The Drive: Study cites commuter behavior for congestion on I-35W

  • Article by: TIM HARLOW , Star Tribune
  • Updated: September 29, 2013 - 8:17 PM

Anybody who drives on Interstate 35W between the Crosstown and downtown Minneapolis knows that rush hours can make for a dashboard-pounding commute. It’s only about 5 miles, but the trip can take as long as 20 minutes.

A new study indicates that commuters may be to blame for some of that.

Over the past few years, MnDOT has added several features on 35W to help reduce travel times. They include more general-purpose lanes, a MnPass lane, Smart Lane technology and the 46th Street Transit Station. The improvements have yielded only moderate success in reducing congestion, partly because commuters are not taking full advantage of them.

That’s the conclusion of John Hourdos, a researcher at the University of Minnesota’s Center for Transportation Studies, who has looked at how traffic has moved along the corridor since the freeway’s reconstruction in 2010 and enhancements.

Among the most revealing findings published in his study, “Congestion-Reduction Measures on I-35W: How Well Do They Work?,” is that drivers are largely ignoring the Smart Lane technology.

The digital signs spaced every half-mile post advisory speeds to warn motorists of congestion or traffic issues ahead, and suggest how much to slow down. The idea is to spread the traffic out and get drivers to ease into congestion instead of slamming on the brakes at the last second. It also is designed to reduce the number of rear-end collisions.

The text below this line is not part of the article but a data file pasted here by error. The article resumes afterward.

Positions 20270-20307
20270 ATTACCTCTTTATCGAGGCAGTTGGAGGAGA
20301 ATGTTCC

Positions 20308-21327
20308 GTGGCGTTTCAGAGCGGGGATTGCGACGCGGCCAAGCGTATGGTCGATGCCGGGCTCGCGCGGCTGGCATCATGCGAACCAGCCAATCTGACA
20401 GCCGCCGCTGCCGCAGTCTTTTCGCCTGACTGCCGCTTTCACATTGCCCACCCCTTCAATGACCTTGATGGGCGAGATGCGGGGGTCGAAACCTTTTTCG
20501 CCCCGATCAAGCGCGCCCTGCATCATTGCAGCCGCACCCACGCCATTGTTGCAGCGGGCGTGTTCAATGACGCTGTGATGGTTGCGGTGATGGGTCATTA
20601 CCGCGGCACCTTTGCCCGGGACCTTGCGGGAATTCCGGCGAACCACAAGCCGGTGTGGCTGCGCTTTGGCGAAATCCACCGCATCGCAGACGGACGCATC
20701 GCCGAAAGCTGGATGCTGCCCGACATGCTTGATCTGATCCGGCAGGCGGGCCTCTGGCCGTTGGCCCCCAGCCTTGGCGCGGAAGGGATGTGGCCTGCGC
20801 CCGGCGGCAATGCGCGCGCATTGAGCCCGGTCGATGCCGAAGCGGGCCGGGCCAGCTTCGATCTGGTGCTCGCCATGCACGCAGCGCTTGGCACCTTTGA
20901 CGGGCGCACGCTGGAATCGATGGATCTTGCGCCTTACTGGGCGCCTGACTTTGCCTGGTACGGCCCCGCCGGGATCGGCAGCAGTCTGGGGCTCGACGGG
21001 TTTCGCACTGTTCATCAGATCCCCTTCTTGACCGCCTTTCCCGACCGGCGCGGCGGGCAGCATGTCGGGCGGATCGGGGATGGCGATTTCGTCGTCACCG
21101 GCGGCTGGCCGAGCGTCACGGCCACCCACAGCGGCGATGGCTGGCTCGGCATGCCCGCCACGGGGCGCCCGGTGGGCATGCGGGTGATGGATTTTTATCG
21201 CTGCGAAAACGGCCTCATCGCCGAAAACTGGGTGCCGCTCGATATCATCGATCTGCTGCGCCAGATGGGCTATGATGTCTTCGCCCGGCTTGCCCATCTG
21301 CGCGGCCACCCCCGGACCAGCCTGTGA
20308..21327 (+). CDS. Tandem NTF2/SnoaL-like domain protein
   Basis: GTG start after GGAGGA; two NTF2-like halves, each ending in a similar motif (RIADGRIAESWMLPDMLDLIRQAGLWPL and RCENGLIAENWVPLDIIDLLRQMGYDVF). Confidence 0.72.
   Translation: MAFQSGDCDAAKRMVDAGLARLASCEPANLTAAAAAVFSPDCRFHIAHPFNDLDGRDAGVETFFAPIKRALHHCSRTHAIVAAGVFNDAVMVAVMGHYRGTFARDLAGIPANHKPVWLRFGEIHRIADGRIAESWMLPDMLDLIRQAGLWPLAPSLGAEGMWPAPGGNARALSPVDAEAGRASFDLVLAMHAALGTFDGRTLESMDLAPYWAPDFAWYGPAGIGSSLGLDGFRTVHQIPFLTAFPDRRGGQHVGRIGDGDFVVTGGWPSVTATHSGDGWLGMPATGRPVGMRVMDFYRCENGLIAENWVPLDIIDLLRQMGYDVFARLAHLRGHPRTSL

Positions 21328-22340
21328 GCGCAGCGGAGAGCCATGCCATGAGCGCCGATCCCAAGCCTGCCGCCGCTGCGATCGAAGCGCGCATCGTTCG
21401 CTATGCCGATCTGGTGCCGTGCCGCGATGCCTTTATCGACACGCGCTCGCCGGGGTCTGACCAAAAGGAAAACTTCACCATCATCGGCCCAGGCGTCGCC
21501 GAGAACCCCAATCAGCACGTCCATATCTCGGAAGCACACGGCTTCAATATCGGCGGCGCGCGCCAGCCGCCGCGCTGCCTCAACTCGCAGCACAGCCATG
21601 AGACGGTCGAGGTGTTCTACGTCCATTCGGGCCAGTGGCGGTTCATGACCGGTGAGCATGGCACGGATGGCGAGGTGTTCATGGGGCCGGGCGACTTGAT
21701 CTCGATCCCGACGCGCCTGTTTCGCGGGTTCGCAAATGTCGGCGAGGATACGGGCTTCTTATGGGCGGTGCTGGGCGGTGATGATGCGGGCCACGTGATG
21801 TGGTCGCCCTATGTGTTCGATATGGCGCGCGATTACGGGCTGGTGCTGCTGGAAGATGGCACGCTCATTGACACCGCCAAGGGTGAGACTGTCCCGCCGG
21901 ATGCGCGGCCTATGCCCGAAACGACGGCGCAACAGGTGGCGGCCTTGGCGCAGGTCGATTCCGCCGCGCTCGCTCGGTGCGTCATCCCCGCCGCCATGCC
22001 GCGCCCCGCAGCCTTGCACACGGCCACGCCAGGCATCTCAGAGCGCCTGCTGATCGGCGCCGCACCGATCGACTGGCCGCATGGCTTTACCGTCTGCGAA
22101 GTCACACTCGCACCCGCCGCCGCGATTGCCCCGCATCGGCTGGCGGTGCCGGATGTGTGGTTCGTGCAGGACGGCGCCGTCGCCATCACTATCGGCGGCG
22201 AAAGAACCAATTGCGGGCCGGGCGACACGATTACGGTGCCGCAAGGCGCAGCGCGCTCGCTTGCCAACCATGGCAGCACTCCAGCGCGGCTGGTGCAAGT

“Surprisingly, people don’t obey, and the system didn’t work as intended,” Hourdos said. “If they obeyed, congestion would be reduced. It’s easier to go 40 miles per hour for 10 miles than to go 60 miles per hour for seven miles and 30 for three miles. That is a collective decision.”

In England and Germany, where Smart Lane technology is used, studies show a 30 percent decrease in collisions and a 22 percent increase in roadway capacity. Motorists there can get tickets for not following the speeds posted on the digital signs. “They observe them and they see less congestion. We are not getting the full benefit.”

Hourdos also found that congestion eased slightly when northbound Metro Transit buses stayed in the MnPass lanes longer after departing the 46th Street Station, which is in the center median. After stopping at the station, buses often leave the MnPass lane immediately and traverse several lanes of traffic to get to the Lake Street stop, which is on the right side of the freeway. The study said commuting time could be improved if buses began their lane changes closer to 38th Street, thus maximizing the benefit of the HOT lane.

To help, Metro Transit and MVTA buses no longer stop at Lake Street from 7 to 9 a.m. A better solution, Hourdos said, would be to move the Lake Street stop to the center median. That is an idea being considered as part of the I-35W Transit/Access project, which includes redesigning the area from approximately 32nd Street to I-94.

The bottom line is that something needs to be done with the ramp from 35W to westbound I-94, where traffic stacks up and spreads backward onto 35W.

When the Crosstown was redesigned, “you took one knot out of the system,” Hourdos said. “Unfortunately, the next bottleneck is downtown because nothing has changed north of Lake Street.”

Follow news about traffic and commuting at The Drive on startribune.com. Got traffic or transportation questions, or story ideas? E-mail drive@startribune.com, tweet @stribdrive or call Tim Harlow at 612-673-7768.

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